I recall hearing about smart contract ‘oracles’; external sources of information that play a role in the control flow of the smart contract code execution. Is that supported in DAML in some way? If so, why would that be different to a DB query (which is not advised/possible in DAML)? Question prompted by Party permissions
“Oracle” is a pretty broad term for any sort of service that makes external information, like prices, the weather, or time(!) available on a distributed ledger platform. “Making it available” here means storing it on a smart contract so the information can be used by other contracts.
The simplest form of Oracle is just a single (trusted) party making a type of data available on the ledger:
template WeatherReport with weatherService : Party location : Location time : Time weather : Weather subscribers : [Party] where signatory weatherService observer subscribers
A complete Oracle would add a small service to that, which reads weather data from some external source, and periodically creates
Weather contracts. To use such Oracle data, you need to decide to trust the issuer. In other words, any contract consuming that reference data needs to specify which oracles to trust.
template RainyDayFund with amount : Decimal owner : Party trustedService : Party location : Location where signatory owner controller owner can Raid : () with weatherCid : ContractId WeatherReport do weather <- fetch weatherCid -- check the weather is less than a day old assertBefore (addRelTime weather.time (days 1)) assert (location == weather.location) ...
As you can see above, modeling a simple Oracle service in DAML is trivial, which is why there is no special feature for it.
Most Oracle services try to establish trust by having a whole group of parties endorse a piece of information. You could do that by collecting multiple signatures on the same
Weather or - my preferred variant - correlating a number of
Weather contracts from different services:
template RainyDayFund with amount : Decimal owner : Party trustedServices : [Party] neededServices : Int location : Location where signatory owner controller owner can Raid : () with weatherCids : [ContractId WeatherReport] do weathers <-mapA fetch weatherCids forA weathers (\weather -> do -- check the weathers is less than a day old assertBefore (addRelTime weather.time (days 1)) assert (location == weather.location) assert (weather.weatherService `elem` trustedServices)) -- make sure there are at least neededServices services let services = dedup $ map (\w -> w.weatherService) weathers assert (length services >= neededServices)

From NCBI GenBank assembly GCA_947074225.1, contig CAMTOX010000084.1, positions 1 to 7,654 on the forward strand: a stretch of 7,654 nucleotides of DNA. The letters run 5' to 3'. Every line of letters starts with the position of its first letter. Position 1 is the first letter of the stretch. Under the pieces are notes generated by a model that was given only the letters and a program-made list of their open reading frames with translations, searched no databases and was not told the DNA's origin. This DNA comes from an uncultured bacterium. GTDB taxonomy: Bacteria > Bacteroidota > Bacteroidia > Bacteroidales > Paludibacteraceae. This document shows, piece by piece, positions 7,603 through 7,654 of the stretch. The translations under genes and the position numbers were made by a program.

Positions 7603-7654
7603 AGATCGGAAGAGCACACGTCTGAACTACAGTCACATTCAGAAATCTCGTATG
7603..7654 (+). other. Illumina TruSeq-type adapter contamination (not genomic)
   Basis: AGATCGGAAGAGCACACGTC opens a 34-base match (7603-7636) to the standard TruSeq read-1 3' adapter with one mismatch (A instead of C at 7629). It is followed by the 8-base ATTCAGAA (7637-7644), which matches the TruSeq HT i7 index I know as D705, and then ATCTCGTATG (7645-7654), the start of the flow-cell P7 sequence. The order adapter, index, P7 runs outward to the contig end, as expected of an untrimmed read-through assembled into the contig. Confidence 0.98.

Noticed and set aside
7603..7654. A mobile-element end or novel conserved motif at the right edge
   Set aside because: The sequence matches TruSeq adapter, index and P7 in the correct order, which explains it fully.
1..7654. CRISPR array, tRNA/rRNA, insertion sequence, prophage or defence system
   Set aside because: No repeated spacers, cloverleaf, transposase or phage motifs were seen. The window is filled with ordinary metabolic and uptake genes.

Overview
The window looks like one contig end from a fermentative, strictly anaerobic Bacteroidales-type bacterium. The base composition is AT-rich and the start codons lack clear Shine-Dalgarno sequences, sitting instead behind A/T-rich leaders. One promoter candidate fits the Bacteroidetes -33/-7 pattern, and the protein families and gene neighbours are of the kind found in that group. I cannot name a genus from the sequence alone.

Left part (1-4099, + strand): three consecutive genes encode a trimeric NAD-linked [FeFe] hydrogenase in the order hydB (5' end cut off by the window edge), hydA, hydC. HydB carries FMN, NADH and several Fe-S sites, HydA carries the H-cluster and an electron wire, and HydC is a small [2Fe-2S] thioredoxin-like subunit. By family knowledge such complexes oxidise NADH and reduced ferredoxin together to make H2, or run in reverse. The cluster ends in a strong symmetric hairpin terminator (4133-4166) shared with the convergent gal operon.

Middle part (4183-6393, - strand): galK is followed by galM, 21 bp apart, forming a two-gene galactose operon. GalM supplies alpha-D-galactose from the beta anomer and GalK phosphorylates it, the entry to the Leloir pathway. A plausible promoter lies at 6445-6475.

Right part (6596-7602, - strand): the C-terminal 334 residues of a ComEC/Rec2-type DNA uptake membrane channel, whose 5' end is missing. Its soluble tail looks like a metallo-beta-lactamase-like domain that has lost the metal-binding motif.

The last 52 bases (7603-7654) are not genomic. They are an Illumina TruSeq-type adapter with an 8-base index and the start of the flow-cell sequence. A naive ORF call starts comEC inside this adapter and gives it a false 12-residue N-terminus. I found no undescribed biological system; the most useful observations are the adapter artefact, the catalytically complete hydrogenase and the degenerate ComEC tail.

You could make all this a bit fancier still by abstracting the check of the data or using contract key lookups instead of passing in the reference data, but this illustrates what an Oracle service takes on the DAML side.
There is one Oracle that is special though, which DAML treats specially and that we actually used above: Time
Why is time special?
- It is fast moving
- There isn’t actually any such thing as a single time in a distributed system
- Most developers are used to working with system time and are thus accustomed to just having a time to work with
To reconcile these items, DAML ledgers have to establish, as part of consensus, a timestamp for the commit. Commits can’t be guaranteed to be ordered (DAML Ledgers aren’t Blockchains after all), so that timestamp can’t be guaranteed to always move forward. The commit timestamp (called Record Time) is therefore normalized into a reasonably monotonous Ledger Effective TIme. The monotinicity (eg creates happen before exercises) is enforced by the ledger.
In some cases it can still be advantageous to implement you own time Oracle. For example, if you want to have the ability to all mutually agree to turn back time on a contract, you need to take time from a custom time Oracle, rather than the inbuilt one. That can easily be done using the pattern above.
Awesome answer. This should be in the docs